Taylor Wilson:

You can find this full story in today's episode description.

Ukrainian President Volodymyr Zelenskyy told independent Russian journalists yesterday that his government would consider declaring neutrality and to offer security guarantees to Russia. Zelenskyy said the pact would keep Ukraine nuclear free as well. But he added that the agreement would need to be guaranteed by third parties and put to Ukrainian voters in a referendum after Russian troops withdraw from the country. Russia almost immediately banned those remarks from being published as part of a more general effort that threatens 15 years of prison time for anyone publishing information against Moscow's narrative of the war.

Beginning today, Ukraine and Russia will meet in person in Turkey according to Zelenskyy, though Russia's top negotiators said those talks will actually begin tomorrow.

Just over a month since Russia's invasion, more than 3.6 million refugees have fled the country of 44 million according to the United Nations Refugee Agency. And an additional 6.5 million people have been displaced within Ukraine. Over 12 million have been affected overall in the area's hardest hit by the war.

Meanwhile, Russia appears to be increasingly focused on Ukraine's east. That's where some of the worst destruction has come and also where most of Ukraine's military is right now. On Friday, the Russian military declared that the first stage of its operation had largely been accomplished. Many observers say the shift in strategy could reflect President Vladimir Putin's acknowledgement that his plan for an all out blitz in Ukraine failed and that he was forced to narrow his goals and change tactics. The head of Ukraine's military intelligence Kyrylo Budanov said yesterday that the change in focus could reflect Putin's hope to break Ukraine in two like North Korea.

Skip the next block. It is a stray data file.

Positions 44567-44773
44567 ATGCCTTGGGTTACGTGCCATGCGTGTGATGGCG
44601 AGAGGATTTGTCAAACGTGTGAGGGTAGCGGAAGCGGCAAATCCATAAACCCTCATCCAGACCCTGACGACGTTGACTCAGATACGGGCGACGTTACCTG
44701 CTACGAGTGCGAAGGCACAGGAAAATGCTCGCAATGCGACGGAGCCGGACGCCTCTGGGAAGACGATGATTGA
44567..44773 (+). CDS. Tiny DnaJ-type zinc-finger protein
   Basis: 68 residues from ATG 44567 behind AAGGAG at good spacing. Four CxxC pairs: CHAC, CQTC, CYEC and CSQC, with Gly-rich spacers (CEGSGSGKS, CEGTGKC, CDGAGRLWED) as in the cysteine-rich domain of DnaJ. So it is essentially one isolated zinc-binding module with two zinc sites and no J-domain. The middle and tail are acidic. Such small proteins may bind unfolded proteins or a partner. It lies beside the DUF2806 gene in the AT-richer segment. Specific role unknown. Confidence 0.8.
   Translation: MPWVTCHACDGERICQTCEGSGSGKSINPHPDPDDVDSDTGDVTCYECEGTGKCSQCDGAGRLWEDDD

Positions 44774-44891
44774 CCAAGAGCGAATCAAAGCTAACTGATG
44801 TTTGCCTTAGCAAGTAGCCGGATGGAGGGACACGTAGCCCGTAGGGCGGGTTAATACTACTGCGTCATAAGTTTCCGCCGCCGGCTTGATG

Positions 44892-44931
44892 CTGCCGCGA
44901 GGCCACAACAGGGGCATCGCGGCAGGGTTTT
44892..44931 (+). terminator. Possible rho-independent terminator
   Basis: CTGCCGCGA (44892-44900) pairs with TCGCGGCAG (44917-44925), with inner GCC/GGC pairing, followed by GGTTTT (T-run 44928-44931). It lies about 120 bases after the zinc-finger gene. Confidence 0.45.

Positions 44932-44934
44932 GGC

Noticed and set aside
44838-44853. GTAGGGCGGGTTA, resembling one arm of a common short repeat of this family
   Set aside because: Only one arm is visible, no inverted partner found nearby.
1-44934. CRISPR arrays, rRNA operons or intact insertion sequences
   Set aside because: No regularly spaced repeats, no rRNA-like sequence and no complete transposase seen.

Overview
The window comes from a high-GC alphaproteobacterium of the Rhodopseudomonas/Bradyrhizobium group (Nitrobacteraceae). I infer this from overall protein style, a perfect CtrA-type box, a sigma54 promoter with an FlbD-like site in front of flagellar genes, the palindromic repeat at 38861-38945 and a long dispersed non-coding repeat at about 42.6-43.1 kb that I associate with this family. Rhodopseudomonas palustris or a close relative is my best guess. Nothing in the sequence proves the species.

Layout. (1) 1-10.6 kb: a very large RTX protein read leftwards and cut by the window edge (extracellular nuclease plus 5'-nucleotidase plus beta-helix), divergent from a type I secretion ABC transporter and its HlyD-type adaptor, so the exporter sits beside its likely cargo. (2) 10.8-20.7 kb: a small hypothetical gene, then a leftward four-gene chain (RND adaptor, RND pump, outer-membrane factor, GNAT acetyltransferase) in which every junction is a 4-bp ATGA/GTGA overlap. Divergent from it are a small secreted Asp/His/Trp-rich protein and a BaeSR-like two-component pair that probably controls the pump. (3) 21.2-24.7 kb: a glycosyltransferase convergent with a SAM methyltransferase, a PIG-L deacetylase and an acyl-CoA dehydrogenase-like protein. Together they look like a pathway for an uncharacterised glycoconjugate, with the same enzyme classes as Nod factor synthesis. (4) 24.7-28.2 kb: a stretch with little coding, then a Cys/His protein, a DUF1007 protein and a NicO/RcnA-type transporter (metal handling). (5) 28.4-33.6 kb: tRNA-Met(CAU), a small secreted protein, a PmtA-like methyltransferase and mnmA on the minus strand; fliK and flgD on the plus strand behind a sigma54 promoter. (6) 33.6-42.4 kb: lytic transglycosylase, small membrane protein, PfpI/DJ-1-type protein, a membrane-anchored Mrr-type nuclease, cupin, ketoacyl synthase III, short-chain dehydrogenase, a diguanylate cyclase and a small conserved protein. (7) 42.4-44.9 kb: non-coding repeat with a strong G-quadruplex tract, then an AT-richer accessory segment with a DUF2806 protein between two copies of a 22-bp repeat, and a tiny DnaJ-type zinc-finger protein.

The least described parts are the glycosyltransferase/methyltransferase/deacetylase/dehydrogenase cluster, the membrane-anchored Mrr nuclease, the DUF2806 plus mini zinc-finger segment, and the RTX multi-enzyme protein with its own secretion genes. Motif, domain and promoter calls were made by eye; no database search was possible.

Well, it was an Academy Awards to remember. The Oscars returned last night to Dolby Theatre in Los Angeles and the show brought hosts back: Regina Hall, Amy Schumer and Wanda Sykes. But the night's biggest headline grabbing moment came when Will Smith slapped Chris Rock on stage and cursed him out over a joke Rock made about Smith's wife, Jada Pinkett Smith. Entertain This! host Ralphie Aversa recapped what happened from Los Angeles.

Chris Rock:

Oh wow!

Ralphie Aversa:

Whoa! This is the moment that stole the Oscars. Chris Rock on stage here at the Dolby Theatre making a comment about Jada Pinkett Smith, Will's wife. Not the first time it happened. It occurred back in 2016 when Chris was hosting the Academy Awards and it happened again Sunday night.

Chris Rock:

Jada, I love you. G.I. Jane 2, can't wait to see it. All right.

Ralphie Aversa:

Rock was on stage to present best documentary but soon after the joke, Smith joined him.

Chris Rock:

Oh wow!

Ralphie Aversa:

As network delays tried to catch up, Smith was caught on camera yelling at Rock to keep Jada's name out of his mouth. As for Rock, the LAPD says he won't press charges. Overshadowed in all of this, the award for Best Doc, it went to Questlove Summer of Soul. I asked the multi-hyphenate about earning a nod for his directorial debut on the red carpet.

Questlove: